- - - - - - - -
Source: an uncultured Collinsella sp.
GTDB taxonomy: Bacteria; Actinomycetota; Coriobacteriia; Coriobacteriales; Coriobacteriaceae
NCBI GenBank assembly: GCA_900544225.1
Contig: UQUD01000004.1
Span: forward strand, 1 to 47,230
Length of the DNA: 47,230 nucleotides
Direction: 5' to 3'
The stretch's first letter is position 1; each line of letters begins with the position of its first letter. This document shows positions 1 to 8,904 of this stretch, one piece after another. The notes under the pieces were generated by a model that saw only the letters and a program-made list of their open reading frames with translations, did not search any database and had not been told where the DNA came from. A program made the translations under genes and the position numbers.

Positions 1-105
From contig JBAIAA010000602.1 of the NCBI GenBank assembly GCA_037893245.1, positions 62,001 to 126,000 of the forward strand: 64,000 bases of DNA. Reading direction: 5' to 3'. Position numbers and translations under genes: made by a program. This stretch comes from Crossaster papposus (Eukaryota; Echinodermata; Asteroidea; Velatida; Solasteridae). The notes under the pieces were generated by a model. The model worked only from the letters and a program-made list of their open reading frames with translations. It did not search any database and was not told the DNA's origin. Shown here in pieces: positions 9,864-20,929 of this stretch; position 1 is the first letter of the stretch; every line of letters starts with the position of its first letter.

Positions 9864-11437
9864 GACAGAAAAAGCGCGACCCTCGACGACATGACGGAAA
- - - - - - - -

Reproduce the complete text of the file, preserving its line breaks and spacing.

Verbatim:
Source: an uncultured Collinsella sp.
GTDB taxonomy: Bacteria; Actinomycetota; Coriobacteriia; Coriobacteriales; Coriobacteriaceae
NCBI GenBank assembly: GCA_900544225.1
Contig: UQUD01000004.1
Span: forward strand, 1 to 47,230
Length of the DNA: 47,230 nucleotides
Direction: 5' to 3'
The stretch's first letter is position 1; each line of letters begins with the position of its first letter. This document shows positions 1 to 8,904 of this stretch, one piece after another. The notes under the pieces were generated by a model that saw only the letters and a program-made list of their open reading frames with translations, did not search any database and had not been told where the DNA came from. A program made the translations under genes and the position numbers.

Positions 1-105
From contig JBAIAA010000602.1 of the NCBI GenBank assembly GCA_037893245.1, positions 62,001 to 126,000 of the forward strand: 64,000 bases of DNA. Reading direction: 5' to 3'. Position numbers and translations under genes: made by a program. This stretch comes from Crossaster papposus (Eukaryota; Echinodermata; Asteroidea; Velatida; Solasteridae). The notes under the pieces were generated by a model. The model worked only from the letters and a program-made list of their open reading frames with translations. It did not search any database and was not told the DNA's origin. Shown here in pieces: positions 9,864-20,929 of this stretch; position 1 is the first letter of the stretch; every line of letters starts with the position of its first letter.

Positions 9864-11437
9864 GACAGAAAAAGCGCGACCCTCGACGACATGACGGAAA